20 May 2022

Nurturing an improvement Culture at London Community Health Services (CHS): The Annual Visit from the Institute for Healthcare Improvement

By Carlos Santos, Improvement Advisor

What is a culture of improvement and what are some of the core ingredients needed to help this thrive? These are the questions that the London Community Health Services at ELFT have recently been asking themselves. The directorate was lucky to have some time to think this through with our friend Pedro Delgado, Vice President from the Institute for Healthcare Improvement (IHI), at their annual visit on the 12th May.

Coming together with staff and service users, the directorate spent time thinking through three areas:

  • What are the ingredients that support using Improvement in everyday work?
  • What gets in the way from using Improvement into everyday work?
  • What would help remove such barriers and what can be practically done to accomplish this?

Ingredients that support using Improvement in everyday work

Creating a culture of improvement is a bit like baking a cake “Different cakes have the same core ingredients, but everyone will make their own cake, with the same core ingredients”

That is to say that although the core elements might be same across different contexts, the amounts, types, way in which they measured, and the overall outcomes might look different. All improvement is therefore local. For London Community Health Services, the core ingredients were around the role of supportive leadership, having spaces for innovation and improvement, teams empowered to improve what matters most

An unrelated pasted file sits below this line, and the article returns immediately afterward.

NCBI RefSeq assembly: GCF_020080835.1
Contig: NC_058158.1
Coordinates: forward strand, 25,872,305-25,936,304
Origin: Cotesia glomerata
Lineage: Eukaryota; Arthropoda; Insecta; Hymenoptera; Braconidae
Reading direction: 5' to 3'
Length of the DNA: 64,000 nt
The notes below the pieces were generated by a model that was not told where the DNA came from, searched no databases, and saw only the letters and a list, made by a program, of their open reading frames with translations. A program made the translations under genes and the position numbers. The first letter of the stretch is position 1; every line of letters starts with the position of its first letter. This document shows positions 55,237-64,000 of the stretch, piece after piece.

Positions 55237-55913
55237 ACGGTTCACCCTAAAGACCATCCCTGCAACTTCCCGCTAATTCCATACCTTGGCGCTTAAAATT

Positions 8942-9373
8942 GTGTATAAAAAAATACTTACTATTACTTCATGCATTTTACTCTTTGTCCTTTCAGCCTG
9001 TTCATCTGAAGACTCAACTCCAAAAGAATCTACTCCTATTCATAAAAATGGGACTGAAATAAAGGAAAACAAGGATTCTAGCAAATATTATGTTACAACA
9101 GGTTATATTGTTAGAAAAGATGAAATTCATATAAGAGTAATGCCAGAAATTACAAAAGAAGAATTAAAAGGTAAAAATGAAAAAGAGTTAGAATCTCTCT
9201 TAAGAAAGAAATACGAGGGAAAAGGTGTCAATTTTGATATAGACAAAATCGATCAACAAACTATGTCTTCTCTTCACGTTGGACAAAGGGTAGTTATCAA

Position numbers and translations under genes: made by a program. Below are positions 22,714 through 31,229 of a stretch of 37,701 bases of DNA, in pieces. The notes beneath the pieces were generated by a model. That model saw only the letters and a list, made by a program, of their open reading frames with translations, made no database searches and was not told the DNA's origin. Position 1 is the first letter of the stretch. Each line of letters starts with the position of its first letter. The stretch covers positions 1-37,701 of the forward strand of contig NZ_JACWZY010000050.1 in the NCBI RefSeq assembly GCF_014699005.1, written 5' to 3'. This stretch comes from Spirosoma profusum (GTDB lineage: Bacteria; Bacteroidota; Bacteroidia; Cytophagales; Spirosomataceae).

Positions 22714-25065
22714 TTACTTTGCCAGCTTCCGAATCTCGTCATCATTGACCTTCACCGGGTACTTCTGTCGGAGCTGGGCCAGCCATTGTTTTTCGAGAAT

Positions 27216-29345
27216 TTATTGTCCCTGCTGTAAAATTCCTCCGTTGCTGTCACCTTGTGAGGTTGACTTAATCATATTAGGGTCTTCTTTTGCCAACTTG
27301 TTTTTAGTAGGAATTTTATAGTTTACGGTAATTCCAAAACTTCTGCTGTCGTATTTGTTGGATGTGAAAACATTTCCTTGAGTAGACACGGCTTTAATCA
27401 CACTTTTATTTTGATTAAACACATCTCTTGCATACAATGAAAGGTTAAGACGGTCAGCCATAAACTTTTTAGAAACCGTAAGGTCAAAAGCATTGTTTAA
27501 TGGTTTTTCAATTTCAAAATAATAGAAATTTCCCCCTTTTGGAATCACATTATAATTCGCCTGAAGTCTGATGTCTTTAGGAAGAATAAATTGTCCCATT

What gets in the way of this and what would help encourage embedding improvement?

A range of different areas emerged around this with the following sticking out as key themes, complexity of working in a system, prioritising time for improvement and resistance to change generally.

Pedro suggested that teams should try to understand their own “internal locus of control”: those factors that are internal to the system and that influence their overall perceptions around their successes and shortcomings. “Looking what is inside, what is internal, before anything else” was suggested by Pedro as a great first step for the teams to embark into an improvement journey.

To help strengthen embedding improvement into everyday work, those that attended developed a range of different things that could be done differently. These included going where the energy is, simplifying ways to apply improvement, working to ensure all including staff and Service Users know how and when to use QI and sharing stories of good practice. The last of these builds on an idea from Tower Hamlets Community Health Services who have developed a simple way for people to share what improvement work they are working using a Microsoft Form. You can read more about that here.

Below you can see a force field analysis, which is a useful tool to help display restraining and enabling factors to a specific issue.

The visit provided an excellent opportunity for the directorate to reflect on their journey so far as well as celebrate some of their success.  What was clear, was this marked the beginning of an improvement journey for CHS this year. We’d invite you to come on that journey with us, so why not have a go in your own local areas at seeing what your own ingredients you think are required to enhance your culture of improvement.

 

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